By Chris Williams on September 12, 2018.

What kind of insect would chew big holes out of fabric? My husband tends to throw his dirty clothes in the back of the closet and when I collected them recently there were several good-sized holes, about 2 inches across, in two of his T-shirts. He claims he didn’t tear them on anything and we don’t have any pets that would do that.

L. V., New Castle, NH

There are a few insects that will chew holes into fabrics, but I suspect you might be dealing with a larger pest. Clothes moths and carpet beetles are the main fabric-feeding insects but they chew much smaller holes or simply remove the nap. They are most likely to feed on woolens or wool-blends, not cotton T-shirts, and they prefer soiled areas so I would expect the holes to be around the collar and armpits if these insects were the culprits. They are also often found in close association with the items they’re feeding on so you should have seen the insects or their shed skins, feces, or webbing in the case of clothes moths.

Damage from clothing moths on a rug. Z.Ciras


A few larger insects – crickets, cockroaches, and silverfish – will sometimes chew on soiled fabrics, but again damage shouldn’t be that large or obvious. The one pest that can do that kind of damage is a mouse, specifically a female mouse that is constructing her nest. A pregnant female mouse that is nest-building is a force to be reckoned with. She will make as many as 150 foraging trips in a single night to collect individual pieces of nest material and carry them back to her building site.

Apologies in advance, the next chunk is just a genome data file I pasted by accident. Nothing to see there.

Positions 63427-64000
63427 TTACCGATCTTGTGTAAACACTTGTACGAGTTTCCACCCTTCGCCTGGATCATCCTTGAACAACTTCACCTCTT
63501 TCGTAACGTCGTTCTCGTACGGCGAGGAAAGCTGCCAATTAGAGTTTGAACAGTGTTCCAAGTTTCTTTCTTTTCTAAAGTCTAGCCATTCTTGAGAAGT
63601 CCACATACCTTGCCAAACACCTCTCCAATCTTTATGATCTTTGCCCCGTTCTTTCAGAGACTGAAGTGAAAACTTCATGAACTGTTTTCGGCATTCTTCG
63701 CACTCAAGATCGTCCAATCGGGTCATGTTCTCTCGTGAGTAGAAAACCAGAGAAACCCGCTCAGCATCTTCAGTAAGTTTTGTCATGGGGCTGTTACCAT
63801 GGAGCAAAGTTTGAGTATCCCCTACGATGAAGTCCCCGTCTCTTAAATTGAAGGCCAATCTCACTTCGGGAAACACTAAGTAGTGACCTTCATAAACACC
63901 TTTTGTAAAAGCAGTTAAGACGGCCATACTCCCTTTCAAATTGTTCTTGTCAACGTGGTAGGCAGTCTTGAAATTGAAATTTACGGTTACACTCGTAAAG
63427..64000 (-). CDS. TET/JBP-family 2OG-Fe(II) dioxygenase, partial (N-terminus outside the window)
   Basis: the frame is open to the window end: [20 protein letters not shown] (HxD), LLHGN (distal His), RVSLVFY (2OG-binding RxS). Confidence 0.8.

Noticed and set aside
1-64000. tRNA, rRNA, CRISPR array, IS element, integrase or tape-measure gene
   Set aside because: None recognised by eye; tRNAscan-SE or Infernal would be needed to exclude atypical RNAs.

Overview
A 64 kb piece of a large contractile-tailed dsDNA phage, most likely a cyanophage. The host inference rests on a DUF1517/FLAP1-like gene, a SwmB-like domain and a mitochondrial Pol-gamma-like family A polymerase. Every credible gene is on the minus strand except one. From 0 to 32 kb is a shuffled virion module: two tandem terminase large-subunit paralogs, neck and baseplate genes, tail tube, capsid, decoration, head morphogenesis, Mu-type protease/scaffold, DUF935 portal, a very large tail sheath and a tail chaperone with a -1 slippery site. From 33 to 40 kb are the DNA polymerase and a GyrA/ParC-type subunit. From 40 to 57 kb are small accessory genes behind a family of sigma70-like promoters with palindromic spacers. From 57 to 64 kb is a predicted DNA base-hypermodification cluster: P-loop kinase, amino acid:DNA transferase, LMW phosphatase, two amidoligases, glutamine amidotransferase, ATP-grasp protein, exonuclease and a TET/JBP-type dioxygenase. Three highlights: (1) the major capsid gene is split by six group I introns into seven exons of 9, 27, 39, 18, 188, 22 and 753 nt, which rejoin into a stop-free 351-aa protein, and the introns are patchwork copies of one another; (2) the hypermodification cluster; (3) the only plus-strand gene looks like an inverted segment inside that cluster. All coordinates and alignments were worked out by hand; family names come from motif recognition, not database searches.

Mice nesting in spare tire storage area, made nest out of car rug. Z.Ciras

She is looking for anything that is soft, pliable, chewable, and portable, to create the idea nursery for those soon-to-be born baby mice. Typical mouse nest material includes string, insulation, yarn, tissues, furniture stuffing, dryer lint, cotton balls, and of course, shredded strips of soft fabric. This is the really good stuff but when top-of-the-line materials are not available, the female will settle for whatever she can find. In this case, the nest may be made up instead of plastic, leaves, plant stems, and bits of cardboard, or paper. Instead of a pile of softness, the material-deprived nest might be just a few leaves on top of a platform. [Hint: This is why pros bait mouse traps with yarn, cotton balls, even dental floss, in accounts where there is plenty of food but a shortage of nest material!]

Mouse snap trap baited with food and nesting material. Z.Ciras


Mice were nesting in a couch stored in a basement. Z.Ciras

When plenty of quality nest material is available, a mouse’s nest may appear as more of a fluffy softball-sized mass, maybe in a dark, back corner of a cabinet, dresser or desk drawer, or even in a closet. Although mice don’t usually travel more than 10 feet or so from their nest to food, the nest could be directly below the closet in the kitchen. Here, preferred nest sites could be under or in the base of appliances, in the stove pan drawer, in little-disturbed bottom cabinets, or beneath bottom cabinet floors behind the kick plate. Or the nest might be totally hidden inside a wall or ceiling void.

Call Colonial Pest and have one of our technician rodent specialists conduct an inspection in your home, looking for further evidence of mice and for that hidden mouse nest, now lined with very soft T-shirt material! Our tech can also look for and seal openings that are letting mice into your house.

For more information on the secret nesting habits of mice, check out these Colonial blogs:



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